The Constitution of Bangladesh, in Section 96 (6), states that ” If, after making the inquiry, the Council reports to the President that in its opinion the Judge has ceased to be capable of properly performing the functions of his office or has been guilty of gross misconduct, the President shall, by order, remove the Judge from office.” The Council refers to the Supreme Judicial Council, as defined in Section 96 (3). By the provisions of Section 96 (6), all judges of the Supreme Court, in the High Court as well as the Appellate Division, may be removed.
Mizanur Rahman Khan has been consistently writing about legal matters in Prothom Alo. In his latest article, he pinpoints an extremely important trend in our highest court. In 1999-2000, when H. M. Iqbal was prancing around the streets of Dhaka with six-shooters in tow, Barrister Shamsuddin Chowdhury was Iqbal’s valued lawyer. As reward for his service, he was appointed to the bench and made a judge. BNP came to power, and when Shamsuddin Chowdhury’s review period came up, they decided that Bangladesh could survive without Mr. Chowdhury on the bench, and removed him. Awami League portrayed this as the judicial equivalent of the recent earthquake that struck Haiti. The matter came in front of the Court in due course, and served by its usual incompetent legal team, the government lost the case. Long story short, Justice Shamsuddin Chowdhury is back on the bench. We can look forward to having him on our bench until he reaches retirement age.
However, being in the bench is really no use unless you get to use the fantastic amount of power at your disposal. Shamsuddin Chowdhury used it by making the charges filed against Iqbal disappear while Iqbal was still absconding. Iqbal was allowed to get bail directly from the High Court, without first surrendering to the lower courts. So far, this magical power was only reserved for those like Basundhara boss Ahmed Akbar Sobhan, who has Home Minister Sahara Khatun’s legal practice working for him. Then, the Appellate Division got into the act said that any lawyer or judge who did this, who let any individual get bail without surrendering to a lower court first, would be in contempt of court.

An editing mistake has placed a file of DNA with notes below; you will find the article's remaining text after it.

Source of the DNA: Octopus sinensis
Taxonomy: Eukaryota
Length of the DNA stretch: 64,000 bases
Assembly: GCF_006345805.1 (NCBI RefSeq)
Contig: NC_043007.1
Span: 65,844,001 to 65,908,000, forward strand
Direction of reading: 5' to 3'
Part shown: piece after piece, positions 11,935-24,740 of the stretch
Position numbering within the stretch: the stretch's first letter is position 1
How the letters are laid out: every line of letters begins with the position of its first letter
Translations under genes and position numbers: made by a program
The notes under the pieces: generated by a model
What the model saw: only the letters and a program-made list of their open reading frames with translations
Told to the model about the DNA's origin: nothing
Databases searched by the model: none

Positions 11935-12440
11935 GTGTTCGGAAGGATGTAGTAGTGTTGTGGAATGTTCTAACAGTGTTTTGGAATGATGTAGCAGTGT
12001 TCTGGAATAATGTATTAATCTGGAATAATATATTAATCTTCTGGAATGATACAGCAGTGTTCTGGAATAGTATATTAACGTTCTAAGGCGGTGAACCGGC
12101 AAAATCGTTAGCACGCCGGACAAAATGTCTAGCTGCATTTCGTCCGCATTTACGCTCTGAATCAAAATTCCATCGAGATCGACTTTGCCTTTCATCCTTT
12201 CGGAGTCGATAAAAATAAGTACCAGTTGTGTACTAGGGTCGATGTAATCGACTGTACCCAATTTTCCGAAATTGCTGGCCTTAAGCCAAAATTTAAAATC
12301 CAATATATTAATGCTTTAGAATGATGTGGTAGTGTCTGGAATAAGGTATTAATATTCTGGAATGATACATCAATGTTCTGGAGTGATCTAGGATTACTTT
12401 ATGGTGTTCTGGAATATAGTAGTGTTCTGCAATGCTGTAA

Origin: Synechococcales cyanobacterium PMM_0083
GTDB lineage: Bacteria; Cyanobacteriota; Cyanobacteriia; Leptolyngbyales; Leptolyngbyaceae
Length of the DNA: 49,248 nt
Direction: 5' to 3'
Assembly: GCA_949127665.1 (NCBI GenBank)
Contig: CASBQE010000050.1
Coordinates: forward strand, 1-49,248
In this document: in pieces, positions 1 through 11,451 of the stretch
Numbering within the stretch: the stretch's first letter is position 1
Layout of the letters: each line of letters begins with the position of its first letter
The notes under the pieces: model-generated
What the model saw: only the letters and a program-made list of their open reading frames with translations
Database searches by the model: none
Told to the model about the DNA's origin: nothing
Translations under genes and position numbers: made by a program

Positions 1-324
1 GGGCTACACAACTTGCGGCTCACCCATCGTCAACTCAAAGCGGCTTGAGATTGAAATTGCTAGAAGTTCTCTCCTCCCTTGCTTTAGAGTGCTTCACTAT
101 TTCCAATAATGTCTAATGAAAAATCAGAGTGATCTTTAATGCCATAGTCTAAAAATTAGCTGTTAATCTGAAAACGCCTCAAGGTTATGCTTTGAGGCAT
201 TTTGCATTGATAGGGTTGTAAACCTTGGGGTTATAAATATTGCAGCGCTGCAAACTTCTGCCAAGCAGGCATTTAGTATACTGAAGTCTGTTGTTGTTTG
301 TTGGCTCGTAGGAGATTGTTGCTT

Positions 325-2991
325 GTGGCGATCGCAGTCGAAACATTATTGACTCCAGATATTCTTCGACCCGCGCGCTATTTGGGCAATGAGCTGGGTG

Now, normally, an order from the Appellate Court is mandatory and binding for lower High Court judges. What did Shamsuddin Chowdhury do? He went ahead and promptly reversed the convictions against Joy and Jalal Alamgir, to whom congratulations are due for getting out of the CTG’s bogus charges, even though they also had not surrendered to the lower court. Normally, contempt proceedings would be instituted against Shamsuddin Chowdhury the next day. Perhaps even the aforementioned Supreme Judicial Council would come into play. But don’t bet on it.
Don’t bet on it because Shamsuddin Chowdhury knows how things work in Bangladesh. Here’s Justice Chowdhury threatening to file a case against the ACC for filing corruption cases against Sheikh Hasina. And here he is quashing all cases against Dear Leader. In Awam League’s Bangladesh, he seems to have a bright future ahead of him. But if this government won’t impeach him, a future one must.